Listen to his voice 


A father recently bemoaned the fact that the iPod had deprived him of his teenage son.

That is the son's fault, but it is also the father's fault.  As Christ is shepherd of our souls, using rod and staff to guide us — the rod to knock us on the head when we are in danger of straying and the staff to gently encourage us — so is a parent a shepherd of the young, and sometimes the rod must smash the iPod, but never without the staff gently urging the youth along the right path.  

This is easier for me to say since I have never been the father of a teenager, and there are those who curiously list this among the sacrifices a priest must make.  A pastor, though, is definitively entrusted with the care of a flock, as the Pope himself has a very large flock, and when the rod must sometimes be used, those who need to be tapped into moral consciousness will object at first, but on the last day they will be thankful that they were saved from going off a cliff. The rod without the staff would certainly be a battle-axe, and the staff without the rod would be a weak crutch.

The Good Shepherd says that "the sheep hear his voice, and he calls his sheep by name" (John 10:3).  Like the father excommunicated from his son by the iPod, God Himself can be blocked out of our consciousness if we hear only our own voice, living in a "virtual reality" sustained by the imaginings of the ego.  Jesus told Peter "Tend my lambs. . . Feed my sheep . . . Feed my sheep" (John 21:15-17).  The sheep are those who hear God but need encouragement.  The lambs are those who seem to have blocked out God, Who continues to call to them. Once they have been brought to consciousness, sometimes by the shock of crises in life, which can strike like a rod, then God leads them with His shepherd's staff into green pastures and "restores my soul" (Psalm 23:3).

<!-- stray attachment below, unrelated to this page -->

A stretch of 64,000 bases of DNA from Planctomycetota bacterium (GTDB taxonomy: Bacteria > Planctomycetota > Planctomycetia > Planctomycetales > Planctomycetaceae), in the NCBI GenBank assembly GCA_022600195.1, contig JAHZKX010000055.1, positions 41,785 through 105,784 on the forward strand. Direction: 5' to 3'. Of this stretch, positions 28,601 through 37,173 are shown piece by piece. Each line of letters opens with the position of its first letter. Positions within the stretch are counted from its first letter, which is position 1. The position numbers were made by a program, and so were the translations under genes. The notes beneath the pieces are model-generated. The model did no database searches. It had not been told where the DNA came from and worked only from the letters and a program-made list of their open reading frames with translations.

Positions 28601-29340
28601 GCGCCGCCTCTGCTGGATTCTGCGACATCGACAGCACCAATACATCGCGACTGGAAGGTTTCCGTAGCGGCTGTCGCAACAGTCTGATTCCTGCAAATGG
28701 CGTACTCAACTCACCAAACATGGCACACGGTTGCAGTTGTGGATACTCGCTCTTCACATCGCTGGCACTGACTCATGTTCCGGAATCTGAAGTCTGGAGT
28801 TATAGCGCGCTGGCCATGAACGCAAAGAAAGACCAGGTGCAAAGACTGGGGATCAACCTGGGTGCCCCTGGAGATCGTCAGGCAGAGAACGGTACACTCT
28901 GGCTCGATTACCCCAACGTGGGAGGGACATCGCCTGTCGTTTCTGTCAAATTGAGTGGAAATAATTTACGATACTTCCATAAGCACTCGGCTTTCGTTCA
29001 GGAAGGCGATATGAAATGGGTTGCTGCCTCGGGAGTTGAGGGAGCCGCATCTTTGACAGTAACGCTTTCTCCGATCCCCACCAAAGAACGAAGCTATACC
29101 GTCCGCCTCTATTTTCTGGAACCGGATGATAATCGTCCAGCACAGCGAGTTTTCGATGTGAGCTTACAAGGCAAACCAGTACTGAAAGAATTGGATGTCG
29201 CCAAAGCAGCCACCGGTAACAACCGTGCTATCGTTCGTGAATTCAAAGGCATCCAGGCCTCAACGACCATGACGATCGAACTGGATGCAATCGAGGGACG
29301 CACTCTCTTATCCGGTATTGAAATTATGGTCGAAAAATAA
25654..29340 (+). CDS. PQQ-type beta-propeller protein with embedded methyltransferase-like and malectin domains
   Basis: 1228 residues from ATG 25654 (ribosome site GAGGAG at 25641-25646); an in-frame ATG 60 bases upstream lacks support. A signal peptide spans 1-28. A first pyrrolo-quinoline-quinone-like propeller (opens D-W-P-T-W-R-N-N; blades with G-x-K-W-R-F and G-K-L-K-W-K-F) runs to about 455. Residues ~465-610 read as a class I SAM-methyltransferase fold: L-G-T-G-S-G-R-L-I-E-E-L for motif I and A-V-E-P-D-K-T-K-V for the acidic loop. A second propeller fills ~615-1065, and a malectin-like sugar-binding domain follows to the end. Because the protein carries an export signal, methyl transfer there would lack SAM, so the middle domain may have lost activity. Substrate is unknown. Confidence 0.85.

Prayer is conversation with God, and it is often difficult for us because, by misuses of our free will, we can "put Him on hold." When we do not answer, God leaves us a recorded message through the Scriptures, the saints and the Liturgy.  The Latin word for deaf is surdus, and man does become an absurdity to his very self when he willfully listens only to himself.  When the dying St. Stephen said he could see the Son seated at the right hand of the Father, the mob covered their ears, but one of them listened.  When St. Paul was converted, he said: "you also, who have heard the word of truth, the gospel of your salvation, and have believed in him, were sealed with the promised Holy Spirit" (Ephesians 1:13).




Father George William Rutler. "Listen to his voice." From the Pastor (May 6, 2012).

Reprinted with permission of Father George W. Rutler.


Father Rutler received priestly ordination in 1981. Born in 1945 and reared in the Episcopal tradition, Father Rutler was an Episcopal priest for nine years. He was received into the Catholic Church in 1979 and was sent to the North American College in Rome for seminary studies. Father Rutler graduated from Dartmouth, where he was a Rufus Choate Scholar, and took advanced degrees at the Johns Hopkins University and the General Theological Seminary. He holds several degrees from the Gregorian and Angelicum Universities in Rome, including the Pontifical Doctorate in Sacred Theology, and studied at the Institut Catholique in Paris. In England, in 1988, the University of Oxford awarded him the degree Master of Studies. From 1987 to 1989 he was regular preacher to the students, faculty, and townspeople of Oxford. Cardinal Egan appointed him Pastor of the Church of Our Saviour, effective September 17, 2001.

Since 1988 his weekly television program has been broadcast worldwide on EWTN. Father Rutler has published 17 books, including: Cloud of Witnesses - Dead People I Knew When They Were Alive, Coincidentally: Unserious Reflections on Trivial Connections, A Crisis of Saints: Essays on People and Principles, Brightest and Best, Saint John Vianney: The Cure D'Ars Today, Crisis in Culture, and Adam Danced: The Cross and the Seven Deadly Sins.

Copyright © 2012 Father George W. Rutler

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